Malory introduces Pellam’s disability at the very beginning, making it a significant part of the story of Sir Balin. Here we see Pellam engaging in battle, desiring to avenge his brother, but resulting in Pellam himself being injured: “and kynge Pellam lay so many yerys sore wounded, and myght never be hole tylle that Galaad the Hawte Prynce heled hym in the queste of the Sankgreall”[4] – at which point his name has changed to Pelles and the story of his maiming is different.

    The story of the maimed king and his healing is, even for Malory, inconsistent and confusing. King Pellam/Pelles is wounded – though there are contradictory stories of that wounding - and will be healed by Galahad; however, there is another Fisher King, and once the healing takes place, not Pelles but another unnamed knight is the object of healing. Pellles’s disability is by no means as dominant in Malory’s text as in the various earlier Perceval/Grail texts: it is only referred to in the two stories of his wounding and once mentioned by Galahad. The same silence about disability can be found in the narrative of Sir Urry. Sir Urry’s injury, which occurred in a tournament, has been aggravated by sorcery and caused disability: his healing restores him to full knightly ability. Thus, we see the disabled knight only briefly, and focus is on the attempts at healing.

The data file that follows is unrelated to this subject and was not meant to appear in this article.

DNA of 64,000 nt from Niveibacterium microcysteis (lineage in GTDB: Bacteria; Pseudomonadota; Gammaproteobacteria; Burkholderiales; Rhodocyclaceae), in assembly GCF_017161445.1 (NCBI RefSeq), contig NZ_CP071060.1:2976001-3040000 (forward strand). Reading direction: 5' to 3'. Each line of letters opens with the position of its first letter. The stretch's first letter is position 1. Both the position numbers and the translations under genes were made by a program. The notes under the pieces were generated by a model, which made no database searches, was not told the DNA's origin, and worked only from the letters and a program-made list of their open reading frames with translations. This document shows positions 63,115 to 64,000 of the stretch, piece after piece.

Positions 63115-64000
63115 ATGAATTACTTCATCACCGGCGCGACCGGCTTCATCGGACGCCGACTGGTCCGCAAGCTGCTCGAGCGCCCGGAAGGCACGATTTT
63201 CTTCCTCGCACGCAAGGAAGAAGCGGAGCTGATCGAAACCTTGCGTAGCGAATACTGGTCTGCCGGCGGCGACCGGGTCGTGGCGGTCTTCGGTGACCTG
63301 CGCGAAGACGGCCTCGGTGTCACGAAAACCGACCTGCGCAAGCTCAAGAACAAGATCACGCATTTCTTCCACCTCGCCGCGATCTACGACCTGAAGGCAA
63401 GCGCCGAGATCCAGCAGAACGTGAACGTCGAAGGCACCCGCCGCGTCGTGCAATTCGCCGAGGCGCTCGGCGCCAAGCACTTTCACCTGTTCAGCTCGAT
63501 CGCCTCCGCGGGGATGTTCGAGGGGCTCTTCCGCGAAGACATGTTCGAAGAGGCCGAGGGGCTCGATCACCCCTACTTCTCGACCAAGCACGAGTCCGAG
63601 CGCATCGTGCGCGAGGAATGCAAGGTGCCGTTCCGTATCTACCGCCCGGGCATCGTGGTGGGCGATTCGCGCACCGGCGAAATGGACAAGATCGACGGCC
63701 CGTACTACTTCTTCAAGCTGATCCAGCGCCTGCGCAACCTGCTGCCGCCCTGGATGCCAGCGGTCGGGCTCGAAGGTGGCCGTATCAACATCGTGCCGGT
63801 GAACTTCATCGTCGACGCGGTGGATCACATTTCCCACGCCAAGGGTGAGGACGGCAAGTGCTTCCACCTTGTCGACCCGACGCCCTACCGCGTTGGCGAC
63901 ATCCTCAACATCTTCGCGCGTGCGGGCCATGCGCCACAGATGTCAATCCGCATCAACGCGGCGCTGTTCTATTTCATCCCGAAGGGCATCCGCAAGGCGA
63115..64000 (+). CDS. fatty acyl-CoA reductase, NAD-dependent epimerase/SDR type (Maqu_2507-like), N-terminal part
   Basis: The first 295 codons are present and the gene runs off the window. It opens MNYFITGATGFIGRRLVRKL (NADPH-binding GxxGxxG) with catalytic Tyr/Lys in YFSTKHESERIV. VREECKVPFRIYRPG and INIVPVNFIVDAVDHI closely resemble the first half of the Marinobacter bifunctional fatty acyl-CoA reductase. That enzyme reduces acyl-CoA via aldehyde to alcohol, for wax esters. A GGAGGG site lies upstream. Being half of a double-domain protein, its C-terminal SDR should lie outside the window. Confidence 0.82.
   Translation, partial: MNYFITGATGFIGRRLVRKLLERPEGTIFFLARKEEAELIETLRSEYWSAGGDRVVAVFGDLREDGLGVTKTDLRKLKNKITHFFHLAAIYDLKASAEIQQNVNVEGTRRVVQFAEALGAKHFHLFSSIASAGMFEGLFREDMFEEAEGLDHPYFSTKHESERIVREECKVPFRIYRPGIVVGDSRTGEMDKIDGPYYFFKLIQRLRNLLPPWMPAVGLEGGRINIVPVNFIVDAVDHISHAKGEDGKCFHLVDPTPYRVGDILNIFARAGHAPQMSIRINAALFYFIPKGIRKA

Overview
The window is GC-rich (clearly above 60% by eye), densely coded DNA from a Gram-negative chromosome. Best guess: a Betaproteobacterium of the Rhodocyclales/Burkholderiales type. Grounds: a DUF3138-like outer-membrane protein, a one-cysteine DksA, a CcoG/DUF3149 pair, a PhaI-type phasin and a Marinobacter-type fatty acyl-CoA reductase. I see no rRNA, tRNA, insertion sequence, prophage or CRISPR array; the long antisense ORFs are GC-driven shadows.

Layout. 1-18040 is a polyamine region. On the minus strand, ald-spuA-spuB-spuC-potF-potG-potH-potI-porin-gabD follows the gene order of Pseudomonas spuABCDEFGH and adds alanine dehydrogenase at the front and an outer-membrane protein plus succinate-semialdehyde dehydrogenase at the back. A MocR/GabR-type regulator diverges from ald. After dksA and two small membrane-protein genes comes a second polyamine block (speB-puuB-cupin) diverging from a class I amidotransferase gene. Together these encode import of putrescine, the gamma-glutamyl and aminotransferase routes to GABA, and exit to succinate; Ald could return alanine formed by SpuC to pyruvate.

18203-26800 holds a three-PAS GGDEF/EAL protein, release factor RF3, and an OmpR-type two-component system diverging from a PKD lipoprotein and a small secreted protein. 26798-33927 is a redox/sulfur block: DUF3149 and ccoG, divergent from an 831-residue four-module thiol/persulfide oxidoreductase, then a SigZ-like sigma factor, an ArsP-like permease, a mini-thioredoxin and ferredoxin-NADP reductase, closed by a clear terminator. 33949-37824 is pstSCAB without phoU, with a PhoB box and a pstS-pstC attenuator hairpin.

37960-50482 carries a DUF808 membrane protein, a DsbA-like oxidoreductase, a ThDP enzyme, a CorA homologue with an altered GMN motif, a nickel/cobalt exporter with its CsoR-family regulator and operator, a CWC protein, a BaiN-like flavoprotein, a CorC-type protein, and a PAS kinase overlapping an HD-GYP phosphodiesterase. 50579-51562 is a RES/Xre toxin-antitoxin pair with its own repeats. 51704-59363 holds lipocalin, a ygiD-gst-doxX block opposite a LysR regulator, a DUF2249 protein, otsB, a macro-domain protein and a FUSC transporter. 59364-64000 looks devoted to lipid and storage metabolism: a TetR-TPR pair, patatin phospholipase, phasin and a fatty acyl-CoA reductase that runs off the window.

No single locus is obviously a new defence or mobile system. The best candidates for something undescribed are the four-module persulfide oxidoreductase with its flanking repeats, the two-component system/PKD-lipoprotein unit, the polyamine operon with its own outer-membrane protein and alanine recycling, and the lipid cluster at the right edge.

Despite disability being the defining characteristic in previous literary incarnations of the Grail king, and despite the experience of Sir Urry – long-term disability after an injury – being a realistic feature of the chivalric world, disability is consistently hidden by the reader’s attention being diverted, the symbolism of the disability, or even the disabled character, shifting throughout the narrative. Disability and the disabled are unstable sites in the text, and seem to be sites of anxiety for the intended audience.

    [1] Oliver Auge, ”Noblemen injured in fights and jousts: in the field of tension between honour and ability” Medizin, Gesellschaft und Geschichte 2009/28 21-46, abstract.

    [2] Although clearly not identical in Malory, as Galahad asks to be remembered “unto my grauntesyre kynge Pelles, and unto my lorde kynge Pecchere, and say hem” Sir Thomas Malory, Works, ed. Eugéne Vinaver, 2nd ed. (Oxford: Oxford UP, 1977) 519 (my emphasis).